Russian experts see Israeli, US links in Jordan blasts, Lebanon murder

In-depth Report:

Speakers in a Russian radio discussion have discerned an ” Israeli connection” in the recent Amman bomb attacks and accused the USA of being behind the murder of former Lebanese Prime Minister Rafiq al-Hariri. Member of the State Duma International Affairs Committee Shamil Sultanov said the bombs furthered the chances of Muhammad Dahlan to replace Mahmud Abbas as leader of the Palestinian National Authority. Middle East expert Vladimir Akhmedov said the Americans had targeted al-Hariri to get at Syrian President Bashar al-Asad and French President Jacques Chirac. The following is an excerpt from the programme in the “Panorama” series broadcast by Russian Mayak radio on 11 November. The subheadings have been added editorially:

[Presenter Vladimir Averin] Hullo there. Live now on Mayak is “Panorama”. Vladimir Averin at the microphone.

The blasts in Jordan, the Jordanian capital, Amman, have shaken that country and the region as a whole, and it seems that the repercussions have gone round the world. [Passage omitted] Our guests are Shamil Sultanov, member of the State Duma International Affairs Committee. [Passage omitted] And Vladimir Akhmedov, assistant professor at the Moscow State Institute of International Relations [MGIMO] and Middle East expert. [Passage omitted]

There are already a large number of commentaries in the press today. Various theories are being advanced. From your point of view, which of them is closest to the truth, Shamil Zagitovoch?

Israeli connection in Amman blasts

[Sultanov] [Passage omitted] If you consider these blasts, there are two key points, from my point of view. First, Jordan is a key player here for the Americans. The stance of the new king, Abdallah II, who, by the way is half-English, is fairly complex because contradictions have arisen between the old Jordanian team and the king in the last six months, even the last year. And in principle what has just happened is a very good opportunity for Abdallah II to make certain changes, to put it mildly, to his team and to strengthen his personal authority, and so on.

And the second theory I adhere to is the Israeli connection. Abu-Mazin [Mahmud Abbas], the leader of the Palestinian National Authority, is seriously ill. And many believe that his Fatah party may not win with such a leader, that it will definitely not win the parliamentary elections scheduled to take place in the next few months. So for a very large number of players – for the Americans, for Israel, for Sharon, for the Egyptians – [Palestinian Minister of Civilian Affairs Muhammad] Dahlan would be the optimal player and politician to replace Abu-Mazin. In that sense, these explosions, and in particular the murder, as a result of one of the blasts, of Bashir Nafi, the Palestinian National Authority’s military intelligence chief in the West Bank, is, from my point of view, a clearing of the way for Dahlan. [Passage omitted]

Change of elites

[Akhmedov] It is absolutely true that a very difficult and complex process of replacement of ruling elites is taking place in the Middle East. It is made particularly complicated by the pressure that the Near East experiences from the West on issues of democratization, reforms and liberalization, because the former ruling elites are naturally afraid of the possible consequences of their departure from the mechanisms of financial control that they command today, and the international community has not yet formulated a more or less intelligible mechanism for the departure of these former ruling elites.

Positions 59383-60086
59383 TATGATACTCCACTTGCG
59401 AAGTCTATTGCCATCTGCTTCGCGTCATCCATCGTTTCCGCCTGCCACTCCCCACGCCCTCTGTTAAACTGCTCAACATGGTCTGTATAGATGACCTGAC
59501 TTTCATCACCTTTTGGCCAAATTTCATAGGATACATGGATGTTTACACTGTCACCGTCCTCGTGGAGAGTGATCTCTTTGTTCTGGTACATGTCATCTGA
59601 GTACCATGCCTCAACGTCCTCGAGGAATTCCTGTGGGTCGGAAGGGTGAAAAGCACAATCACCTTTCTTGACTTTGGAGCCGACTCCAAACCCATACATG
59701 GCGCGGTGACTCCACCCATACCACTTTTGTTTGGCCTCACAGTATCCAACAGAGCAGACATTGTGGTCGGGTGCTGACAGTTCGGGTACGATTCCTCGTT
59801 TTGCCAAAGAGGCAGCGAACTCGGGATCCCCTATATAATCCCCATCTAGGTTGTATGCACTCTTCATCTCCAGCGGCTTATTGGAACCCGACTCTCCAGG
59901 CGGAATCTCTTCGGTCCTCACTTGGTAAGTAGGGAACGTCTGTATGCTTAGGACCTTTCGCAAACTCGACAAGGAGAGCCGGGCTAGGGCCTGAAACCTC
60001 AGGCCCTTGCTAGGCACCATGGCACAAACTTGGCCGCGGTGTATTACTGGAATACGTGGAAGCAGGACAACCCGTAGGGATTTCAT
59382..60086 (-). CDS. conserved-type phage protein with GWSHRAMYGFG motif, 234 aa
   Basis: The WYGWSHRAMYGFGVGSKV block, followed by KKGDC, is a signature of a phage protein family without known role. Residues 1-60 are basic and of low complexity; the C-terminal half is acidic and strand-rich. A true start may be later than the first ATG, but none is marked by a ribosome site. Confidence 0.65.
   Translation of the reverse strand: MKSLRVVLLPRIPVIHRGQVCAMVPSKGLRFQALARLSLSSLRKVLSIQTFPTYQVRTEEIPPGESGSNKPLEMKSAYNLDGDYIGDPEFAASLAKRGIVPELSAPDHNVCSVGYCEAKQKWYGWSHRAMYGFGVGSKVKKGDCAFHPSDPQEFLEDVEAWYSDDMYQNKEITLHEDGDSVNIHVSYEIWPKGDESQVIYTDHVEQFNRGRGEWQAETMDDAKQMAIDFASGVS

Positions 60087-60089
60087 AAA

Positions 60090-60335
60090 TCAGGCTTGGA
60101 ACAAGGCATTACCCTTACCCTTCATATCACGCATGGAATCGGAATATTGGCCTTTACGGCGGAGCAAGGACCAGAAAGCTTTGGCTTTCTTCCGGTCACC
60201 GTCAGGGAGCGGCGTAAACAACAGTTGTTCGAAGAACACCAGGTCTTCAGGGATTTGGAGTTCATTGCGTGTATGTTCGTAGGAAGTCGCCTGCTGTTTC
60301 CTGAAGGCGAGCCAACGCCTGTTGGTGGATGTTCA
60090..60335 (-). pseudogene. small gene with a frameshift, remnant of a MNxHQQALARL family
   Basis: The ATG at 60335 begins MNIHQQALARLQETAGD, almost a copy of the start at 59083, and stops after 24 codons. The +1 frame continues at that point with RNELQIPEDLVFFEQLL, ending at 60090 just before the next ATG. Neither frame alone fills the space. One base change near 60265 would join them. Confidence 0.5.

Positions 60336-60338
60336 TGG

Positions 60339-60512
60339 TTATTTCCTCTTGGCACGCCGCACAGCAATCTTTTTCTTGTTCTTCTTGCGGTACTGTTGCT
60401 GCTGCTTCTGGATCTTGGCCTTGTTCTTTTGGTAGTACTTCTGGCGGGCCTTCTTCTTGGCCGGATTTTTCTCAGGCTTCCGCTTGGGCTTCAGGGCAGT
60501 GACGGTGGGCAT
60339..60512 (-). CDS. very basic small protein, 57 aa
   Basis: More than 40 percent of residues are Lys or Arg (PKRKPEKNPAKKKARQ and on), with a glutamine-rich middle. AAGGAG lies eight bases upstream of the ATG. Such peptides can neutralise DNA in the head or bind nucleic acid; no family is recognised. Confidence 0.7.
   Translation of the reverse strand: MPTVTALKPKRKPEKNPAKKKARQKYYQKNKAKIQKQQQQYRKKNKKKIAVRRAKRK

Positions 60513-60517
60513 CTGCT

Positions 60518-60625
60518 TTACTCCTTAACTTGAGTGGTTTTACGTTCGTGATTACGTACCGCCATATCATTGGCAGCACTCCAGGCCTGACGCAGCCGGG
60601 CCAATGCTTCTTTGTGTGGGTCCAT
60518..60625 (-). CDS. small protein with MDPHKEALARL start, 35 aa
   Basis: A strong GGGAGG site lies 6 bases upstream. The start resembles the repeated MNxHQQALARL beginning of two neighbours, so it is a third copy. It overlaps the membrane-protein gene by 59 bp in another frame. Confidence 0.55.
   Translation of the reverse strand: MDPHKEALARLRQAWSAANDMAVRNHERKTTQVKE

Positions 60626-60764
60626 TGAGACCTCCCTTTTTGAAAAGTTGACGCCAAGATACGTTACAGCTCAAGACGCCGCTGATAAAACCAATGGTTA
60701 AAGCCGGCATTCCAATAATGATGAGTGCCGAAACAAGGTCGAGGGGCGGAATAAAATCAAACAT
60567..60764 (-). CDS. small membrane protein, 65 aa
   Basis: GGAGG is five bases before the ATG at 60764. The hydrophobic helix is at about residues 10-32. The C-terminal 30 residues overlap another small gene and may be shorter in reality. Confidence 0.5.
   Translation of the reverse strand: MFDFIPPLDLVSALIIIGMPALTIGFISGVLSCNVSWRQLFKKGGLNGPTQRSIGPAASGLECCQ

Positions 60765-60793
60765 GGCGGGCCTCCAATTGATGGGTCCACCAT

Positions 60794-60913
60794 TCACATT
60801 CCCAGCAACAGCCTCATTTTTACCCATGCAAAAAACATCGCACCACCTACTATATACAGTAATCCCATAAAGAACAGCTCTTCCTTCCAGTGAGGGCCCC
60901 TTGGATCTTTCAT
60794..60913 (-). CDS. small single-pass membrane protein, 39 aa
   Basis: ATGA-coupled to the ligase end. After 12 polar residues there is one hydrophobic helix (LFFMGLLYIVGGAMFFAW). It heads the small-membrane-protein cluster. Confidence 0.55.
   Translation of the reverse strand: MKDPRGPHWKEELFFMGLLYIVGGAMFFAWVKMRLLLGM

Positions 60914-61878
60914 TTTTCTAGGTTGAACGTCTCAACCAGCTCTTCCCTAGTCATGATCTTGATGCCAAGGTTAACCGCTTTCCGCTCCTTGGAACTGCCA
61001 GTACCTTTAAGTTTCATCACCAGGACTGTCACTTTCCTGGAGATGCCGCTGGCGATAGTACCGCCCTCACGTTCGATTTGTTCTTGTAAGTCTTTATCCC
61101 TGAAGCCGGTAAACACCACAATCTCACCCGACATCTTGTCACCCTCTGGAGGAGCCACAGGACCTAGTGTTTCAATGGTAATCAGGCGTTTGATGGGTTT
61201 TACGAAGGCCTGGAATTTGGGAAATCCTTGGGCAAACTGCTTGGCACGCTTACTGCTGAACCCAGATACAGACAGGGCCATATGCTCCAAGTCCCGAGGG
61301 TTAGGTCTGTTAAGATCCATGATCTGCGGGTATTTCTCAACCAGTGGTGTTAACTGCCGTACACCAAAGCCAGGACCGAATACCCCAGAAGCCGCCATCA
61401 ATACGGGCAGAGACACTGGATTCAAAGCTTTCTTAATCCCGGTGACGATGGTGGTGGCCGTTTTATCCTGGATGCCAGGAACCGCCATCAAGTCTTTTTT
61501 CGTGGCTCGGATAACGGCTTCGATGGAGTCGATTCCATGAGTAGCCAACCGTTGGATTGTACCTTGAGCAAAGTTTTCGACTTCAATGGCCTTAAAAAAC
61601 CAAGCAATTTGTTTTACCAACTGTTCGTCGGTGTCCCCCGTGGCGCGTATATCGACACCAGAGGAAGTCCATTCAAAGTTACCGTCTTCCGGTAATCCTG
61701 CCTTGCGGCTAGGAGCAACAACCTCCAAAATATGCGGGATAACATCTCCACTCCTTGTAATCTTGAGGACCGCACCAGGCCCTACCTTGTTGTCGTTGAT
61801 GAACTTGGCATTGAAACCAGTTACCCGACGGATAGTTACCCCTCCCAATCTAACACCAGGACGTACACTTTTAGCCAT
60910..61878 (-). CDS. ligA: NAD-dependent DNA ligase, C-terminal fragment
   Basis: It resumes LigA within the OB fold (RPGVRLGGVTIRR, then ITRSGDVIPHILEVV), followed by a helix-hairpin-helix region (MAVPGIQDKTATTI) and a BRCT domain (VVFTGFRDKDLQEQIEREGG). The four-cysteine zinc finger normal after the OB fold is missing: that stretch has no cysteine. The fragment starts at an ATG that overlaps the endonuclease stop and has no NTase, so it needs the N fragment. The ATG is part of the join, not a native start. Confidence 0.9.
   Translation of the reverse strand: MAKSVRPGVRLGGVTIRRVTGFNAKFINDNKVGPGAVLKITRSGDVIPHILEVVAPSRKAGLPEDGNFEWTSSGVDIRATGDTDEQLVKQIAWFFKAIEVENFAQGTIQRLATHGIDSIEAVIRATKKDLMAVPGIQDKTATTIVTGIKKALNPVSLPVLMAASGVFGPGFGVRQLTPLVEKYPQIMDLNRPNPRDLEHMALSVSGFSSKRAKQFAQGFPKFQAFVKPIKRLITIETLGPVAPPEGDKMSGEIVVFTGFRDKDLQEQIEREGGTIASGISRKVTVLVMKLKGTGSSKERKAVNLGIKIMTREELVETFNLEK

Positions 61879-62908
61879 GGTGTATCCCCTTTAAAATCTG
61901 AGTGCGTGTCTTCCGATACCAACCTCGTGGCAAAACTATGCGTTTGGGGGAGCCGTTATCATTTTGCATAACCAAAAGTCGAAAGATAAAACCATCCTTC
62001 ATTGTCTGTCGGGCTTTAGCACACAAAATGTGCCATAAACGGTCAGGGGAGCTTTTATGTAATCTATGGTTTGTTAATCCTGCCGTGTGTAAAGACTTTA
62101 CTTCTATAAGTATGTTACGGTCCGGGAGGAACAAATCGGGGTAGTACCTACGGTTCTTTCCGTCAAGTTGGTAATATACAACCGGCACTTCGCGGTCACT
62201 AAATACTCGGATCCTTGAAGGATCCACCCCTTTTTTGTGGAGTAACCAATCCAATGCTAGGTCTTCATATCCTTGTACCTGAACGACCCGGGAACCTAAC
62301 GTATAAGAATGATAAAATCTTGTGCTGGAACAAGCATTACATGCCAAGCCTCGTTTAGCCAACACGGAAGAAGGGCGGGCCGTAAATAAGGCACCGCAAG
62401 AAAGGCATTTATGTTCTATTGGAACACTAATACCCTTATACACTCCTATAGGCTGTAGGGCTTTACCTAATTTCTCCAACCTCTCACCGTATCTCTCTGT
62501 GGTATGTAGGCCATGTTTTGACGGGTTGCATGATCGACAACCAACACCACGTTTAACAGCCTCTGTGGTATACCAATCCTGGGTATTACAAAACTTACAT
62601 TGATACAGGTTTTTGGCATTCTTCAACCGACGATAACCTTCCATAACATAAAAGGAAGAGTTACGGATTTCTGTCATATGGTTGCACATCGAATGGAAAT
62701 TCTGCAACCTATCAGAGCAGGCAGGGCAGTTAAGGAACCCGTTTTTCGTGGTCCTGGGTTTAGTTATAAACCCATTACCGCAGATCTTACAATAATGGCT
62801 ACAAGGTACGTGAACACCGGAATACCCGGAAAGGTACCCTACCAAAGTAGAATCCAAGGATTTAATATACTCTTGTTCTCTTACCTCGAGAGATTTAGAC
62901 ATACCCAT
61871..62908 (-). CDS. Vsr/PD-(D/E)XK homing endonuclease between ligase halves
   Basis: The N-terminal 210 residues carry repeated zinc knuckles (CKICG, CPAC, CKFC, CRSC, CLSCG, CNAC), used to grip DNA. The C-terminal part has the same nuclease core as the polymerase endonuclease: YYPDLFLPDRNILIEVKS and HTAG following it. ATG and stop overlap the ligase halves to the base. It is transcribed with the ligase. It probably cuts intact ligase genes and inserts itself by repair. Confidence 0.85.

Meanwhile, the process of the replacement of the ruling elites is gathering pace, and the USA is interfering in this process both diplomatically and, as we can see in the case of Iraq, by force. Thus the military-civilian balance of relations in each of these states and in the Middle East as a whole is being disturbed.

And Jordan is paying a very, very high price for its policy in the Middle East, a policy that is dictated in large measure by the purely geostrategic position of the country, which is surrounded by very powerful neighbours like Israel, Iraq, Syria and Saudi Arabia. [Passage omitted]

USA said behind al-Hariri murder

[Akhmedov] In what I would describe as his really epoch-making speech, his statement, Syrian President Bashar al-Asad demonstrated clearly that Syria’s fundamental strategy, as it has been in the past 50 years, despite enormous pressure over the past four years on the part of Europe and the Americans, will remain. [Passage omitted]

He said that the murder of [former Lebanese Prime Minister Rafiq] al-Hariri was an element of pressure on Syria. Syrians had nothing to do with the murder. Believe me: I’m a Middle East expert. If the Syrians had wanted to exert some sort of pressure or influence on al-Hariri, they would have had a great number of other methods. Then, in al-Sham [Greater Syria], people know each other well. They know that you are an enemy today, but tomorrow you may be a friend, and so on. And they never opt for such drastic measures, and so on.

My personal view is that Hariri was got rid of by the Americans. And there were even two targets. The first was [Syrian President] Bashar al-Asad, and the second was [French President Jacques] Chirac. It’s because Hariri was a very close friend of Chirac, very close. Hardly a month passed without a meeting between the two. He was a very close friend. People who know about politics should know what very close friend means.

And so they wanted to catch them out and spoil relations between Chirac and the Arab world. And they did succeed. They did succeed. But they did not succeed on the second point. They did not force the Syrians to capitulate. [Passage omitted]

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